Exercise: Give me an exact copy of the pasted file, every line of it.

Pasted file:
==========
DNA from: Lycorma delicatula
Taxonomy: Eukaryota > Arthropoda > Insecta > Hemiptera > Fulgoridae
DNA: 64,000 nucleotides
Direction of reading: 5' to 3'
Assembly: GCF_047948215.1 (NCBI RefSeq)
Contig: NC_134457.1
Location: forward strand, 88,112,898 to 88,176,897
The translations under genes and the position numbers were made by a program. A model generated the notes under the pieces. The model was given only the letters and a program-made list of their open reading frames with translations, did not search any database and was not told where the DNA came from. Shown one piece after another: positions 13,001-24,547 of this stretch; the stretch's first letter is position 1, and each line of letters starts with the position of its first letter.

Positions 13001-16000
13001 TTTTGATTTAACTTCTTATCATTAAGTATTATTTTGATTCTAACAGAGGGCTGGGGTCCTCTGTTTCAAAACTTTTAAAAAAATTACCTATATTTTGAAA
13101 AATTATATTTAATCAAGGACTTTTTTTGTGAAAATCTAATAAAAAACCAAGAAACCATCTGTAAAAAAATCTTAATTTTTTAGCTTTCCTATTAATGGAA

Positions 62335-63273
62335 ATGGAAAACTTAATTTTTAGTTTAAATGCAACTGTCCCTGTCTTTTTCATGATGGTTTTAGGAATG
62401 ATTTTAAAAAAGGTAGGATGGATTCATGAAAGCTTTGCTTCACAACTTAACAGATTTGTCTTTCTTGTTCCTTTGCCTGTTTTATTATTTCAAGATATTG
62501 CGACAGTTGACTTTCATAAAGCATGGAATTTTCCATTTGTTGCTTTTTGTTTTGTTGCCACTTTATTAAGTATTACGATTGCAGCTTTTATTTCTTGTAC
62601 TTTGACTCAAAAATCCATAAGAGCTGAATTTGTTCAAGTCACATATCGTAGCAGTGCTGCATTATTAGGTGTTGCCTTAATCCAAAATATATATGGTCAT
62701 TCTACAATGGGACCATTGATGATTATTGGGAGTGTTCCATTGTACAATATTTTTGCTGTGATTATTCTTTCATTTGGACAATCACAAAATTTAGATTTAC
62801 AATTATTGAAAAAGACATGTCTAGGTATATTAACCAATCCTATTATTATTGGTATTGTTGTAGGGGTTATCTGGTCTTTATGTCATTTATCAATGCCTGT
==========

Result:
DNA from: Lycorma delicatula
Taxonomy: Eukaryota > Arthropoda > Insecta > Hemiptera > Fulgoridae
DNA: 64,000 nucleotides
Direction of reading: 5' to 3'
Assembly: GCF_047948215.1 (NCBI RefSeq)
Contig: NC_134457.1
Location: forward strand, 88,112,898 to 88,176,897
The translations under genes and the position numbers were made by a program. A model generated the notes under the pieces. The model was given only the letters and a program-made list of their open reading frames with translations, did not search any database and was not told where the DNA came from. Shown one piece after another: positions 13,001-24,547 of this stretch; the stretch's first letter is position 1, and each line of letters starts with the position of its first letter.

Positions 13001-16000
13001 TTTTGATTTAACTTCTTATCATTAAGTATTATTTTGATTCTAACAGAGGGCTGGGGTCCTCTGTTTCAAAACTTTTAAAAAAATTACCTATATTTTGAAA
13101 AATTATATTTAATCAAGGACTTTTTTTGTGAAAATCTAATAAAAAACCAAGAAACCATCTGTAAAAAAATCTTAATTTTTTAGCTTTCCTATTAATGGAA

Positions 62335-63273
62335 ATGGAAAACTTAATTTTTAGTTTAAATGCAACTGTCCCTGTCTTTTTCATGATGGTTTTAGGAATG
62401 ATTTTAAAAAAGGTAGGATGGATTCATGAAAGCTTTGCTTCACAACTTAACAGATTTGTCTTTCTTGTTCCTTTGCCTGTTTTATTATTTCAAGATATTG
62501 CGACAGTTGACTTTCATAAAGCATGGAATTTTCCATTTGTTGCTTTTTGTTTTGTTGCCACTTTATTAAGTATTACGATTGCAGCTTTTATTTCTTGTAC
62601 TTTGACTCAAAAATCCATAAGAGCTGAATTTGTTCAAGTCACATATCGTAGCAGTGCTGCATTATTAGGTGTTGCCTTAATCCAAAATATATATGGTCAT
62701 TCTACAATGGGACCATTGATGATTATTGGGAGTGTTCCATTGTACAATATTTTTGCTGTGATTATTCTTTCATTTGGACAATCACAAAATTTAGATTTAC
62801 AATTATTGAAAAAGACATGTCTAGGTATATTAACCAATCCTATTATTATTGGTATTGTTGTAGGGGTTATCTGGTCTTTATGTCATTTATCAATGCCTGT